The Chaoboridae, commonly known as phantom midges or glassworms, are a family of fairly common midges with a cosmopolitan distribution. They are closely related to the Corethrellidae and Chironomidae; the adults are differentiated through peculiarities in wing venation.
If they eat at all, the adults feed on nectar. The larvae are aquatic and unique in their feeding method: the antennae of phantom midge larvae are modified into grasping organs slightly resembling the raptorial arms of a mantis, with which they capture prey. They feed largely on small insects such as mosquito larvae and crustaceans such as Daphnia. The antennae impale or crush the prey, and then bring it to the larval mouth, or stylet.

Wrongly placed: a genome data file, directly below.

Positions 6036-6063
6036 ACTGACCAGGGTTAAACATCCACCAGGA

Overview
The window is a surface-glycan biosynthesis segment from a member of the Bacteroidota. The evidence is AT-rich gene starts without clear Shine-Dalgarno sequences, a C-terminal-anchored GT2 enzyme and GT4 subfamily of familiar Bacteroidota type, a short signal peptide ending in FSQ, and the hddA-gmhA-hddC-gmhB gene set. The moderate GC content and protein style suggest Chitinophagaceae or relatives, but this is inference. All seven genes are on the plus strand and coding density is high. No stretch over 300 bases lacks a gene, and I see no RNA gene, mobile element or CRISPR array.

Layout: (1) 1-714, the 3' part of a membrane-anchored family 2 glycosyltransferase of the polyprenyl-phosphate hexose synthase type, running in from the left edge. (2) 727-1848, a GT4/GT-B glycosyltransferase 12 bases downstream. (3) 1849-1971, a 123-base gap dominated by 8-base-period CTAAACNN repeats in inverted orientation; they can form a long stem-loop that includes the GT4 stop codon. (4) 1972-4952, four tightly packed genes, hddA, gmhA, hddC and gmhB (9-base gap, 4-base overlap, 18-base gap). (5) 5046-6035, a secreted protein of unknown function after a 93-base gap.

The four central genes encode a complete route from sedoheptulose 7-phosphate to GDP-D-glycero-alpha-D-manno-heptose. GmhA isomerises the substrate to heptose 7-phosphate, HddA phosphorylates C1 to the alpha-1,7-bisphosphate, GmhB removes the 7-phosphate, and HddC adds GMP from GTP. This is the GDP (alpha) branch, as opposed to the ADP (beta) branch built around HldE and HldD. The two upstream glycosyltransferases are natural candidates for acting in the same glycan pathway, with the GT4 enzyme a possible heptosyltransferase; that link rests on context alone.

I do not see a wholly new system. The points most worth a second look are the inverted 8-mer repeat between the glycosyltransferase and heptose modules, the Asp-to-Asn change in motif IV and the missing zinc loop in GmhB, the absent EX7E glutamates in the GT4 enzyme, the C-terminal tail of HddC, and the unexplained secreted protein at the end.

The larvae swim actively and sometimes form large swarms in their lacustrine habitats .
The larvae are nearly transparent, sometimes with a slightly yellow cast; their most opaque features are two air bags, one in the thorax, one in the abdomen about in the second last segment. The adults are delicate flies that closely resemble Chironomidae. Their antennae are 15-segmented and the females' antennae are somewhat bristly; the males' antennae in contrast, are very plumose. In this respect too they resemble many of the Nematocera, and in particular the Chironomidae. The species vary in size from about 2 mm to 10 mm long in their adult stages.